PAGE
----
How to Install Apache HTTP Server on Windows
In this tutorial, we will demonstrate how to install Apache server on a Windows PC in order to build a local server environment.
Also See: Apache vs. Apache Lounge
Apache is a highly popular open source web server software which is used on millions of hosting servers and websites around the world. As an open source software, Apache is free to download and install on your computer or server. It is one of the web tools that is required on a machine (computer, server, etc.) to make it work like a web server so that it will allow the publishing of documents and websites on the web.
Since I am not an Apache expert, I will not go into all the details about what Apache is and what it is capable of; besides, it is not the topic of this post. I will keep this introduction part short and continue with the Apache installation steps. If you want to learn more about Apache web server, visit the official site here: http://httpd.apache.org/.
The reason for me to compile this tutorial about how to install Apache on your computer is that when I decided to install it, I couldn't find many good resources that take you through each step in detail and tell you which versions of Apache and PHP you should download and install. Before we start with the installation steps, let me make some points clear, so that you will have a better understanding of Apache server.
Why You Should Install Apache?
I am working on Windows Vista operating system on my laptop and recently, I decided to build my own local server and learn PHP and MySQL programming so that I could create my own custom coded websites like this one.
PHP is a server side scripting language, therefore it will not work on a computer unless a web server software like Apache is installed. Apache (or any other web server software) is required to serve content on the World Wide Web. Websites, web pages, files and documents can be made available to everyone that has an Internet connection with the help of a web server software. Also, if you have Apache installed on your computer, you can host your own websites as well, though this is the topic of another post. Installing Apache server on your local machine is a very good idea if you are a web designer/developer, since you will need to test your design work and scripts a lot of times before publishing them on the actual server.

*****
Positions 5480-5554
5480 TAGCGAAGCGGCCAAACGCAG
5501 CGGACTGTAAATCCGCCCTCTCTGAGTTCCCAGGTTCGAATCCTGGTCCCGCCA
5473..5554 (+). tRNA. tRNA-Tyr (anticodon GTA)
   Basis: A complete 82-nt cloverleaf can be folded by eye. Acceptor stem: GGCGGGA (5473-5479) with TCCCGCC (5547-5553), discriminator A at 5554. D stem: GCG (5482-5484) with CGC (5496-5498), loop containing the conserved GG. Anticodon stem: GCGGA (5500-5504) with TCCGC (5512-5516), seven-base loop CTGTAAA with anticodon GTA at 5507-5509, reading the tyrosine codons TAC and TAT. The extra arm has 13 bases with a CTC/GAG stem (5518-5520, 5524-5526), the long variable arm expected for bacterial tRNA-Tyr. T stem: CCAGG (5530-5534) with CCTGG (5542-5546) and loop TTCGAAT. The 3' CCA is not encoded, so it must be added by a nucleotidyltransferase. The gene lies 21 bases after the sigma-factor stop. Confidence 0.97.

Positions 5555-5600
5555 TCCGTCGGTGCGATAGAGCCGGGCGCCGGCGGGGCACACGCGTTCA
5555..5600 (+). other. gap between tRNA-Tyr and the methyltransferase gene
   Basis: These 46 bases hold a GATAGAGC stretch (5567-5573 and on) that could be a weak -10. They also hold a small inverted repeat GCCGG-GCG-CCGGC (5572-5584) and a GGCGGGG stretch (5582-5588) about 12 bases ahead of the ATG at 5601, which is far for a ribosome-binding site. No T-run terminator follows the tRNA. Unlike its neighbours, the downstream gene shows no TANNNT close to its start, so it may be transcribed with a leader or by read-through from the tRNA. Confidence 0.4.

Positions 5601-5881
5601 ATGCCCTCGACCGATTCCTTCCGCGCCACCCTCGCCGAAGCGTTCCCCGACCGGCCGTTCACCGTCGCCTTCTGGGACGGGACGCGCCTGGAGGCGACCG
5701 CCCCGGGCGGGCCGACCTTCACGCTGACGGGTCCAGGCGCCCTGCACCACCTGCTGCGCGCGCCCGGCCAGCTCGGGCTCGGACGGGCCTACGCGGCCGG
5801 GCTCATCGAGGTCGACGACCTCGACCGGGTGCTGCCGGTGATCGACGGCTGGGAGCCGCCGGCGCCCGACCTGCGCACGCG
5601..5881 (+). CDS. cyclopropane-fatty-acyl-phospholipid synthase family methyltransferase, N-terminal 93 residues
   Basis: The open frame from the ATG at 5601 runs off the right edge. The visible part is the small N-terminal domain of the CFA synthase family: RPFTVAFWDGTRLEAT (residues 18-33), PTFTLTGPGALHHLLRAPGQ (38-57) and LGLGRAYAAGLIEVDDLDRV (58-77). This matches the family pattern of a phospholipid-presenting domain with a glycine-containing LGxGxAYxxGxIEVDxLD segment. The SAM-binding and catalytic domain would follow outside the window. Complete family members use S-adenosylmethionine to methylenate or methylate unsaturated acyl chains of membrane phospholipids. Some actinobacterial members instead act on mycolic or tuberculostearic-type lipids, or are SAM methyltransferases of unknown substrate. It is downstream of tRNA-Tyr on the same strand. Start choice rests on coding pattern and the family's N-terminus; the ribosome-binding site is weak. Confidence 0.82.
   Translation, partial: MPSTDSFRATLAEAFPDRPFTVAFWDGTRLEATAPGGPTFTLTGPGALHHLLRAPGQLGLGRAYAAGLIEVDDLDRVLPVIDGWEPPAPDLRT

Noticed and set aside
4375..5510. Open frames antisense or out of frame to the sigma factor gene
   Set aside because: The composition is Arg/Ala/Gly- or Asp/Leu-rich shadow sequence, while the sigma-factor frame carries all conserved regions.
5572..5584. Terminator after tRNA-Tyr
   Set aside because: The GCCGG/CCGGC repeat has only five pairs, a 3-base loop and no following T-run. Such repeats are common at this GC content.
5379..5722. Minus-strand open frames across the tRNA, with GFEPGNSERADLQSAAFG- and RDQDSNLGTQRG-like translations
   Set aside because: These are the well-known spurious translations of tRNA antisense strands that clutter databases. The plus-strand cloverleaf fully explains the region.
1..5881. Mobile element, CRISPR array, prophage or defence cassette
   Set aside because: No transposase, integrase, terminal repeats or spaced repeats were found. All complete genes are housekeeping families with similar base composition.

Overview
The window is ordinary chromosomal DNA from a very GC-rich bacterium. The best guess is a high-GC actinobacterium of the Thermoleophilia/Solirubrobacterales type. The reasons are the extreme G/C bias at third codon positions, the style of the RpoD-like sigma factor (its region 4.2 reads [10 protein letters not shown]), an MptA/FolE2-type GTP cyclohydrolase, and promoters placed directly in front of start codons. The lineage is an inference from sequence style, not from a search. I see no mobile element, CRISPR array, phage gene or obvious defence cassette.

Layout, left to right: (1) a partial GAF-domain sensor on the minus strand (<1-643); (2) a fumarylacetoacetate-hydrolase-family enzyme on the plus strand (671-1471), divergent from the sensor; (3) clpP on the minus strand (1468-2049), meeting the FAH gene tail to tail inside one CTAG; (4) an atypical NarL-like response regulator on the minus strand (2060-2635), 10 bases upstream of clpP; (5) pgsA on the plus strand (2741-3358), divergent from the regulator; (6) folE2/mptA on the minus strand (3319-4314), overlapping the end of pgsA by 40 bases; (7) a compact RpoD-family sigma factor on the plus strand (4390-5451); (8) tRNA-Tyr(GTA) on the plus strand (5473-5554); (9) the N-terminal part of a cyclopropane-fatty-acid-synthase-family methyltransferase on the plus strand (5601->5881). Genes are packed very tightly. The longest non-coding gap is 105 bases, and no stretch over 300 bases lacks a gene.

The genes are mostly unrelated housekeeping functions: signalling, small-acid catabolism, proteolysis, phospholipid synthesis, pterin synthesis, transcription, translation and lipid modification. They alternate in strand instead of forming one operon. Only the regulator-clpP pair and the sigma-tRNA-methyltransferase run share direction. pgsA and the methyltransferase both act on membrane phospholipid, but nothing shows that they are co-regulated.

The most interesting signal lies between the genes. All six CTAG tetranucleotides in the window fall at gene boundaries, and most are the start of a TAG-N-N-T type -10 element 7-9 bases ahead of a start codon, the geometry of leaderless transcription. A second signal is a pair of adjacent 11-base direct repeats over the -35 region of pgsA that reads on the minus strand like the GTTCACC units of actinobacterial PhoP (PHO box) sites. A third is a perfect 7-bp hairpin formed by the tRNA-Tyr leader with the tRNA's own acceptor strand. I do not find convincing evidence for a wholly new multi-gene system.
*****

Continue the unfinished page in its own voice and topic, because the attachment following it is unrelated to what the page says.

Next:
Which Apache Version to Download: 1.3 or 2.2?
Version 1.3 is no longer officially maintained and therefore if you run into a problem, it will be difficult to find help about that version. You shouldn't install 1.3 unless you need to do so, specifically. So, if you don't need to work on version 1.3, download and install Version 2.2. Version 2.3 is still in beta version and you really needn't worry about it at this stage.
Do You Need SSL?
SSL (Secure Socket Layer) is a way of adding encryption between the server and the website visitor. You will notice an "s" letter on the websites that use SSL, such as https://website.com/. If you want to add SSL function to your website, then you need to download the version that includes mod_ssl.
Apache - PHP Compatibility
Official Apache Windows installation package is a VC6 build to be used with the VC6 builds of PHP. The official Apache VC6 package works nice with the aging NT4 right up to all present versions of Microsoft Operating Systems. If you want to work with the official Apache build, the latest version of PHP you would install would be PHP 5.3.5 (VC6) which you can find on the php.net archives. There are currently no official (32bit / 64bit) VC9 compiled Apache packages to suit Microsoft Windows. Though, if you want to work with the latest stable PHP version, 5.3.8 (VC9), you will need to download the unofficial VC9 build of Apache from Apache Lounge: